How to Tighten Your Cybersecurity for Online Shopping
David Gochenaur Senior Manager, Information Security
Increased in-store transactions called for more robust loss prevention, and in today’s connected world, it involves much more than collaring artful dodgers. Every business engaged in holiday e-commerce is a target for cyberattacks against their defenses and data, with potential for damage, both financial and reputational.
Can you change your customers?
Some of the biggest threats to a company’s cybersecurity systems are those that exploit customer online behavior, such as
Poor password management
Susceptibility to phishing
Clicking links that install malware
Failure to install adequate protection (antivirus, security patches, firewall)
Sharing credit card information with questionable websites
Using multi-network connections
These habits aren’t under your full control, but following are some key things to do before the holiday spikes to mitigate their risks.
Establish and review your cybersecurity program. Make sure you have established a cybersecurity program based on a framework that is aligned with your business, includes a clear set of industry best practice security policies, has a clearly defined owner and is structured such that it can take a risk-based approach in strategy execution. Perform continuous assessments of your vulnerabilities, threats (both ongoing and seasonal), and the business risks a breach of any would pose. Prioritize closing security gaps with the greatest potential for damage to the business. Some of the more commonly used industry frameworks are ISO 27001/2, NIST Framework for CIS, PCI-DSS, COBIT and CIS Critical Security Controls.
Identify your organization’s risks. Determine your organization’s overall risk tolerance and specifically the risk tolerance related to the customer data you hold. Identify your organization’s most important data, where it’s located, the associated applications, and who has access to the data. Perform a periodic analysis as to their need to access the data. Incorporate the nature of the customer data you hold and, if needed, adjust the impact threats to that data will have on your organization’s risk posture.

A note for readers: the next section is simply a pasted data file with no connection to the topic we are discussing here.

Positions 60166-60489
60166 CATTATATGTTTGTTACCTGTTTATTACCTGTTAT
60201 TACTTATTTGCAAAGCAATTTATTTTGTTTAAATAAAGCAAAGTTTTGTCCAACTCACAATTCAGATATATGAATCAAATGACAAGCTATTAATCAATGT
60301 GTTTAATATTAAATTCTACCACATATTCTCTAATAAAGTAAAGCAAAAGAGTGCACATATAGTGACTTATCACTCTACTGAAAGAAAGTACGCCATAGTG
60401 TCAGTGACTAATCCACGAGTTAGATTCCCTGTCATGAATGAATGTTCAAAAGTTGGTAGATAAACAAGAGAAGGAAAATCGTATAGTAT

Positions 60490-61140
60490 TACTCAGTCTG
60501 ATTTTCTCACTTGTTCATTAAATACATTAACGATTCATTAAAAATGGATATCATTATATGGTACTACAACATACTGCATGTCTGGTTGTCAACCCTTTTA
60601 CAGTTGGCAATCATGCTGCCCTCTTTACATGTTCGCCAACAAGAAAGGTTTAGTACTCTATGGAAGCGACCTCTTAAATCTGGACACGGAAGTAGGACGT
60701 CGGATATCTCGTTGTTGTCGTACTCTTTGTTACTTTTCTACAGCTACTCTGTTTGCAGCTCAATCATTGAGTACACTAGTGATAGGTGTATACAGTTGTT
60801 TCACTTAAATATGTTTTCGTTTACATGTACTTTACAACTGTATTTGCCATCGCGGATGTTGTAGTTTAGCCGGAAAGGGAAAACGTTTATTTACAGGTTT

Develop a security strategy. Identify your organization’s business drivers, the data and threat analysis results and your organization’s risk tolerance, with the goal being to protect your highest value data. Ensure the strategy considers performance of the security fundamentals patching, malware protection, vulnerability management, monitoring as well as the ability to incorporate emerging threat management tools and processes. Incorporating an Incident Response capability gives you the the ability to quickly and rationally respond, which is key to protecting both the customer and the business.
Have a Disaster Recovery Plan. Along with the Incident Response Plan which guides you through the incident, prepare a well-developed and tested Disaster Recovery Plan (DRP) with the objective of minimizing downtime and data loss. Organizations cannot always avoid disasters or large incidents, but careful planning can minimize the impact.
Backup. Having duplicate copies of your data saved in a location other than the one shared with your systems will keep it safe in case of a cybersecurity incident or a disaster. Some of the new cyber threats focus on encrypting your data in such a way that it is unusable unless a ransom is paid to the Threat Actor. Other malware is intended to simply destroy the data. In either case, having backup copies of the data can allow for a quick recovery with minimal impact to your customers and business processes.
Bug bounty program. While not right for all organizations, a bug bounty program could be used to detect vulnerabilities in your more important customer facing websites. A bug bounty program is a deal offered by an organization which allows individuals to receive recognition and compensation for reporting bugs (or program flaws), especially those pertaining to exploits and vulnerabilities. These programs allow the developers to discover and resolve bugs before the general public is aware of them, preventing incidents of widespread abuse.
Same scams, just more of them
The goals of Threat Actors remain the same throughout the year, of course: many seek personal information to use in financial fraud, larceny, or identity theft, or to sell on the dark Web to other criminal enterprises.